loading page

Ouabain induces the extinction of contextual fear memory in rats subjected to chronic unpredictable stress.
  • +6
  • Cristoforo Scavone (GUEST EDITOR),
  • Jacqueline Leite,
  • Ana Orellana,
  • Amanda Mamutomo,
  • Diana Andreotti,
  • Larissa Lima,
  • Vinicius Nakao,
  • Elisa Kawamoto,
  • Carolina Munhoz
Cristoforo Scavone (GUEST EDITOR)
University of Sao Paulo
Author Profile
Jacqueline Leite
University of Sao Paulo
Author Profile
Ana Orellana
University of Sao Paulo
Author Profile
Amanda Mamutomo
University of Sao Paulo
Author Profile
Diana Andreotti
University of Sao Paulo
Author Profile
Larissa Lima
University of Sao Paulo
Author Profile
Vinicius Nakao
University of Sao Paulo
Author Profile
Elisa Kawamoto
University of Sao Paulo
Author Profile
Carolina Munhoz
University of Sao Paulo
Author Profile

Abstract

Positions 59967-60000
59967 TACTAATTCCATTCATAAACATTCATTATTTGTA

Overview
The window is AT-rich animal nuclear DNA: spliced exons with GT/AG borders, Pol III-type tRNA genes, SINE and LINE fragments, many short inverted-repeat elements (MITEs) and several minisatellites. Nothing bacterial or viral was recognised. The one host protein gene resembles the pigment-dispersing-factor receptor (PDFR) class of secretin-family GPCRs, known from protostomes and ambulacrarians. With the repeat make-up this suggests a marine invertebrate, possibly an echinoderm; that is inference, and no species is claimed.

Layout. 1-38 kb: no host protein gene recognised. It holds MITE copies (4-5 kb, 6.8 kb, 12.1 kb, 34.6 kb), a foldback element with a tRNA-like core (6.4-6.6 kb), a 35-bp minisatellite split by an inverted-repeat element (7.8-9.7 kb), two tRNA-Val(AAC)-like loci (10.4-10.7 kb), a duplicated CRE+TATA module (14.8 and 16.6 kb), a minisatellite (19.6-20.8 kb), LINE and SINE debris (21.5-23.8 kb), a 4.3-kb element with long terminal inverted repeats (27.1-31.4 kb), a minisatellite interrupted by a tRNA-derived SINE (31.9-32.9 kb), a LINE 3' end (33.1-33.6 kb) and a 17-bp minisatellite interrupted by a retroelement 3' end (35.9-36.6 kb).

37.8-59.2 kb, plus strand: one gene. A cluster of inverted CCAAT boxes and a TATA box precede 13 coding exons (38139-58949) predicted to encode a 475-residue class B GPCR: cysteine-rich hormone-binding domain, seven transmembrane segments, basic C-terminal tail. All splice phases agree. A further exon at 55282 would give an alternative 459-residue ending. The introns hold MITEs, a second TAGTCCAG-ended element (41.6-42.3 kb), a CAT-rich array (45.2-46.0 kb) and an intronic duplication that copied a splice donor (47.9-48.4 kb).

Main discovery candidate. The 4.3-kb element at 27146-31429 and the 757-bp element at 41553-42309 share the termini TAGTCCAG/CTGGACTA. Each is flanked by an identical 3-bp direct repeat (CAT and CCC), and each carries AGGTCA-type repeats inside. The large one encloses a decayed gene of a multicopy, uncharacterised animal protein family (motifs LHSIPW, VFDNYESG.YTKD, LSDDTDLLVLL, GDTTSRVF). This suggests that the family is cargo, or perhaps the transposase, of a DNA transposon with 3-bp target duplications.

Ouabain (OUA) is an inhibitor of Na+, K+ -ATPase that has been identified as an endogenous substance present in human plasma, and it has been shown to be associated with the response to acute stress in both animals and humans. Chronic stress is a major aggravating factor of psychiatric disorders, including depression and anxiety. The present work investigates the effects of OUA intermittent administration during chronic unpredictable stress (CUS) protocol in the rat’s central nervous system (CNS). Adult male Wistar rats were pretreated intraperitoneally with ouabain (1.8 μg/kg), followed by CUS protocol for 14 days. The levels of serum corticosterone, ACTH, and CRH serum were evaluated through ELISA and the expression of CRH, CRHR1, and CRHR2 genes in the hypothalamus and hippocampus of the animals through RT-PCR. Inflammatory parameters were also investigated, as well as the behavioral CUS effects on memory, that were assayed through the object recognition task, contextual fear conditioning, and memory extinction paradigms. The results suggest that intermittent OUA treatment reversed CUS-induced HPA axis hyperactivity through the reduction of (i) glucocorticoids levels, (ii) CRH-CRHR1 expression, and by decreasing neuroinflammation with the reduction of iNOS activity, without interfering with the expression of antioxidant enzymes. These changes in both the hypothalamus and hippocampus may reflect in the rapid extinction of aversive memory. The present data demonstrate, for the first time, the ability of OUA to modulate the HPA axis as well as the disappearance of aversive memory in rats.